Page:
Al-Mahdī is a Muslim title. In Arabic the term al-mahdī (passive verbal adjective from hadā, to guide) means literally "the guided one," technically "the divinely guided one." The verb hadā with its multiderivatives, especially meaningful to desert people, is used frequently in the qur’Ān, where God is called al-Hādī ("the guiding one": 22:53; 25:33). The form mahdī, however, does not occur there.
Less than 25 years after the death of the Prophet, civil wars broke out, the Muslim community was irreparably split into two, and a dark period of perplexities and uncertainties, theological and political, set in. Among the masses of both groups—sunnites and shĪ’ite— the idea that a restorer, a renovator (mujaddid ), would come took root. The hope became personified in a future deliverer. The Sunnites, however, did not go far beyond that. Certain theologians among them included even ‘Īsa (Jesus) among the awaited restorers. When the term Mahdī was used by them, it carried no eschatological connotation. The suppressed minority, however, the Shī’ites, developed the theory that a descendant of ‘alĪ and Fāṭimah would appear in due course, fill the ungodly world with righteousness and justice, and rule for a short millennium, which would be followed by the ending of the world and final judgment. Clearly this is a reflex of Judeo–Christian messianic belief. In Shī’ite theology the creed became central. To give it sanction, a tradition was ascribed to the Prophet foretelling the advent of a descendant of his at the end of time.
The theory lent itself to imposture. Pretenders appeared from time to time. Finally the bulk of the Shī’ites, known as the Twelvers, fixed on a son of the 11th imĀm, Ḥasan al-‘Askarī, who died in 874—as the Mahdī. Not much is known about al–Mahdī other than his name Muḥammad and that he was short-lived. He disappeared mysteriously in or about 878 in a cellar at al-Ḥillah, according to some, or in a mosque at Sāmarrā, according to others. But all of the Twelvers agree that he is "the expected one"; hence, his surname al-Muntaẓar. As such he will reappear as the infallible guide and absolute ruler. Then ‘Īsa will descend and slay the false prophet (al-dajjāl, antichrist). One tradition makes ‘Īsa himself al-Mahdī.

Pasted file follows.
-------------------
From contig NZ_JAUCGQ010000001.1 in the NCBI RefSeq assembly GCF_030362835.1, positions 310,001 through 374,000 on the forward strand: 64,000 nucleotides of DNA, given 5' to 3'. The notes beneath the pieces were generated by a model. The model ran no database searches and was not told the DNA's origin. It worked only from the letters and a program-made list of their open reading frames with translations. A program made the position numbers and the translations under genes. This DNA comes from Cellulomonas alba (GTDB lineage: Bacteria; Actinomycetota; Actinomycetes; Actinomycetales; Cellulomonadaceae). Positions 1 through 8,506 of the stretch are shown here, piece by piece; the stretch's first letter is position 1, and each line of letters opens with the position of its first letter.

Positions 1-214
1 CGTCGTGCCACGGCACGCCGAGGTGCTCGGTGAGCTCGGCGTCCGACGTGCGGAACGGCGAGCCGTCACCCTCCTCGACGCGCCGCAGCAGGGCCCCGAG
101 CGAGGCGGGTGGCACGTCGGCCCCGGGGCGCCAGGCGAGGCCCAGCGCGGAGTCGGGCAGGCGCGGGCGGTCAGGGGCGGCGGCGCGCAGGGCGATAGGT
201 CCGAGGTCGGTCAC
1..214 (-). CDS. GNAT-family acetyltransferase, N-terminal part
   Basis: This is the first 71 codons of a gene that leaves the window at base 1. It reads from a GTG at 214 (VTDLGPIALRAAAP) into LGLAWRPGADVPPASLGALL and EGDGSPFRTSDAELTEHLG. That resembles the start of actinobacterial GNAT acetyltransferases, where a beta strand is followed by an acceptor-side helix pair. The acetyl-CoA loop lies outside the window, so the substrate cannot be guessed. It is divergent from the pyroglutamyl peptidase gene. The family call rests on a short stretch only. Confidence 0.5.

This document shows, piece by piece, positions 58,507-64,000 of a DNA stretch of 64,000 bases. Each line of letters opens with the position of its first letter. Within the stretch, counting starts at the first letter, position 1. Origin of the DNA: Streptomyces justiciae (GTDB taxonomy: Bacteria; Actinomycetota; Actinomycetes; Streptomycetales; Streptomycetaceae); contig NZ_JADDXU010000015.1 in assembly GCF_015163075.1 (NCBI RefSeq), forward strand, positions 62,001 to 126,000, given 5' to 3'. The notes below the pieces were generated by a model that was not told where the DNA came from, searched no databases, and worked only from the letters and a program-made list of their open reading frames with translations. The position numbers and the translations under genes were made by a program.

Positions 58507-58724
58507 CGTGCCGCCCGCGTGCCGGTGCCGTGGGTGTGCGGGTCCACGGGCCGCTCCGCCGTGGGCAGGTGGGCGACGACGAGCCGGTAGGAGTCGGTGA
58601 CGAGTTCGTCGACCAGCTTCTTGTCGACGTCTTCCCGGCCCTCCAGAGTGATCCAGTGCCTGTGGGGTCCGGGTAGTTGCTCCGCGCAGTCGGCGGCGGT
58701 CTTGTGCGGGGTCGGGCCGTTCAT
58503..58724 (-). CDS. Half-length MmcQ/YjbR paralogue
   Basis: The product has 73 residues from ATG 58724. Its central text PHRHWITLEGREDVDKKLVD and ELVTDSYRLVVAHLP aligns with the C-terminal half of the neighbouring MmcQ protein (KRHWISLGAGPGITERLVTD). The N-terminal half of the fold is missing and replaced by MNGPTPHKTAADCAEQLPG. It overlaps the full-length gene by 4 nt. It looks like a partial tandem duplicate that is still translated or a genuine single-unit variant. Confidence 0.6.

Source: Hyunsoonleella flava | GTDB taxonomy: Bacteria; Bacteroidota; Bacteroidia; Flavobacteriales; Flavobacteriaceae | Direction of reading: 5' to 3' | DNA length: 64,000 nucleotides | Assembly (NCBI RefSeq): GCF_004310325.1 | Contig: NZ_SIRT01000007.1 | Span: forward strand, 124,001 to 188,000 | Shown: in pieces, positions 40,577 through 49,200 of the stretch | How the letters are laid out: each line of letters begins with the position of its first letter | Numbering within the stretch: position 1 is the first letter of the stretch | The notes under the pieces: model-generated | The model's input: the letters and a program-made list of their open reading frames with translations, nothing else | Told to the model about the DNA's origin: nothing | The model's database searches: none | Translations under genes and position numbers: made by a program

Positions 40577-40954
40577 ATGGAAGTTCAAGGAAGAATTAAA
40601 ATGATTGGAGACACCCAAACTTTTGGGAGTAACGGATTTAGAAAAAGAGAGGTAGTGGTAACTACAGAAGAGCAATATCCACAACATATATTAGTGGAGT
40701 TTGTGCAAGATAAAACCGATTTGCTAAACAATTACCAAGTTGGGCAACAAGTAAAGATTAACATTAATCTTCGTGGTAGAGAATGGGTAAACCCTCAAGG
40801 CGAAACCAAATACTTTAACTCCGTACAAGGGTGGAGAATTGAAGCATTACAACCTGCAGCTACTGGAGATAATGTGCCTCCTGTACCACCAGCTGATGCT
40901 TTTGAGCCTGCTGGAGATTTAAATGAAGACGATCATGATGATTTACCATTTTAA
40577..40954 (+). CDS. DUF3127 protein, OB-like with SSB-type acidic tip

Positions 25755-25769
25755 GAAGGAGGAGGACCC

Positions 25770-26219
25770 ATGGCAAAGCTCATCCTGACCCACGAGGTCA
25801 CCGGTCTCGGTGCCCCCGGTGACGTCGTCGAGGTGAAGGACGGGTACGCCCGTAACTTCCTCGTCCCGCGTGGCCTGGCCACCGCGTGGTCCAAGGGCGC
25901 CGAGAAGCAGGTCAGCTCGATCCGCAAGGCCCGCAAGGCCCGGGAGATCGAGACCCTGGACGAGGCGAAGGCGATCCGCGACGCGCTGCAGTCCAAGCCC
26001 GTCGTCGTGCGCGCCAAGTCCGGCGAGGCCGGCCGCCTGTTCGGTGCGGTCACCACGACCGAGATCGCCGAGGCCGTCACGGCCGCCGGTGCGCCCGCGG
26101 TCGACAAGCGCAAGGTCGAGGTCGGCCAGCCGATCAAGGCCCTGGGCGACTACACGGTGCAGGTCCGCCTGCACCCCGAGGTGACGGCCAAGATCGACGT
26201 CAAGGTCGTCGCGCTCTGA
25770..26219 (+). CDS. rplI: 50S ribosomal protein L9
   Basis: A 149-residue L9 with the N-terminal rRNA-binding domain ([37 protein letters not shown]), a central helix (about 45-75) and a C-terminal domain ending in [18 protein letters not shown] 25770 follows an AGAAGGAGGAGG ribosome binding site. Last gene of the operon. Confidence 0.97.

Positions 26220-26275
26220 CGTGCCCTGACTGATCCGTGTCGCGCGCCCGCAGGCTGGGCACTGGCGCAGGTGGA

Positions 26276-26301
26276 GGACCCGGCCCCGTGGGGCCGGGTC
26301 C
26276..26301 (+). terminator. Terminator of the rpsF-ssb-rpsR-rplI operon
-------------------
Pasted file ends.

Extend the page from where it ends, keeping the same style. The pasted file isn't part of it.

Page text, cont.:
In islam, where the admixture of religion and politics is inextricable, Mahdism has through the ages been exploited by ambitious conquerors. Noteworthy among these was ‘Ubaydullāh al-Mahdī (909–934), founder of the Fāṭimid caliphate in North Africa. The last was Muḥammad al-Mahdī of Sudan, who from 1883 to 1885 warred against Egyptian misgovernment in his country. It should also be remembered that Mahdī was used as a proper name with no eschatological connotation, one example of this use being the name of the third ‘Abbāsid caliph al-Mahdī (775–785).
Bibliography: Shorter Encyclopedia of Islam, ed. h. a. r. gibb and j. h. kramers (Leiden 1953) 310–313. ibn khaldŪn, The Muqaddimah, tr. f. rosenthal, 3 V. (New York 1958) 1: 407–408; 2:156–157, 184–186.
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